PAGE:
In the case of the three Mission deaths, the unsuspecting partygoers ingested fentanyl-laced cocaine, quite likely in amounts that the non-user would find immediately overwhelming. A single survivor had passed out alongside the other three, but this individual did not succumb to the drug’s effects. They awoke and called parademics to no avail, although they were spared from witnessing their three friends fall eerily silent as the powerful narcotic shut down their muscle control, eventually stopping their lungs from drawing air. 

But the public consensus that fentanyl’s presence in other street drugs has to be a horrible mistake is misguided. It might defy common sense that such a potent narcotic would be deliberately mixed into cocaine and methamphetamine, which are strong stimulants, but it appears to be happening. One theory holds that its potency makes the user immediately aware that the drug they are taking is effective. Street cocaine is often cut with non-reactive fillers, such as aspirin or creatine, but now a dealer can adulterate it with something just as cheap that will also produce a fast result, albeit one that risks the lives of the clients. In that sense, fentanyl is no aberration.

Perversely, it is occasional drug users who may now be at higher risk. Because fentanyl’s potential for overdose is so great, and because it now shows up in drugs sold or marketed as other substances, daily users are increasingly vigilant about its dangers. The people caught off-guard are the ones buying drugs outside a club or on a whim, or thinking that the amount that they used to use in college is the same amount that they need today.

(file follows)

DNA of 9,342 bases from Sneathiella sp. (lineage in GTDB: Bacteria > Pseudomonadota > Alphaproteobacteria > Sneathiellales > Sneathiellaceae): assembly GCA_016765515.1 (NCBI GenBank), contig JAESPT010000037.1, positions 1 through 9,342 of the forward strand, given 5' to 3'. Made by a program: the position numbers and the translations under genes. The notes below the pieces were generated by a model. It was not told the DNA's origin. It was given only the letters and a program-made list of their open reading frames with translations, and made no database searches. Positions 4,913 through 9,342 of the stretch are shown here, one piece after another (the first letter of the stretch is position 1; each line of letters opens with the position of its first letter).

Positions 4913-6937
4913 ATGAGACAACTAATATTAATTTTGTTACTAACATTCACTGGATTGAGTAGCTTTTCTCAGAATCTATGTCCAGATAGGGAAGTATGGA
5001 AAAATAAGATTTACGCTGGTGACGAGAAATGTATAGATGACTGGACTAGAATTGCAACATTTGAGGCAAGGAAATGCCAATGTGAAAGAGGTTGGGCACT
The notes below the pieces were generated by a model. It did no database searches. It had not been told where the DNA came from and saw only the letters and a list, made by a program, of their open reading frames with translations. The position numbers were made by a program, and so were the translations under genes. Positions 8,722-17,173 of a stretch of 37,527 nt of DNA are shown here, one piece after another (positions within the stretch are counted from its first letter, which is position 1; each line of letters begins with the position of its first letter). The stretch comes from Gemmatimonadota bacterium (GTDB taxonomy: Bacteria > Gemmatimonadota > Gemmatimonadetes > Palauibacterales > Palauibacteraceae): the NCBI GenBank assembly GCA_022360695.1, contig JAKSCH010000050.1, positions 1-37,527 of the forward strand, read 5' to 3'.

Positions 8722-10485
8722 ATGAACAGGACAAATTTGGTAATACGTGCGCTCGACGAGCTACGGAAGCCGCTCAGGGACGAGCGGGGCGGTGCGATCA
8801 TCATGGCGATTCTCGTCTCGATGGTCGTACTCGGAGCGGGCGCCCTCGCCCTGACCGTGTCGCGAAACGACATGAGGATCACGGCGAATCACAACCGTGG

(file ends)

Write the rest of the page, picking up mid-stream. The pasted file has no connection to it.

Luckily, there’s naloxone, popularly known as Narcan, an emergency anti-overdose treatment that attaches to the brain’s opioid receptors, effectively shoving fentanyl out of the way. It was carefully designed to be user-friendly and non-reactive to anything but opioids. In California, The Dope Project lets people find where they can access free Narcan and be trained to use it. 

Fentanyl has become enough of an issue that willful ignorance to this shift in drug culture is potentially deadly. If a consumer buys any drug off of the streets, it must be assumed to be adulterated in some fashion, and therefore the casual drug user must be more engaged and informed about current drug trends than ever before. 

Now that fentanyl is so prevalent, its public users, bobbing and weaving like zombies, rival the specter of the aggressive meth user as the biggest scourge of the Tenderloin and Civic Center.  And there will be more cases of fentanyl overdoses, and more of it will show up in other drugs. It is imperative that the conversation include fentanyl as an accepted fact, not as an apparition or fluke. Fentanyl is here to stay.

Douglas Russell is a harm-reduction counselor who lives and works with the drug-using population in the Tenderloin.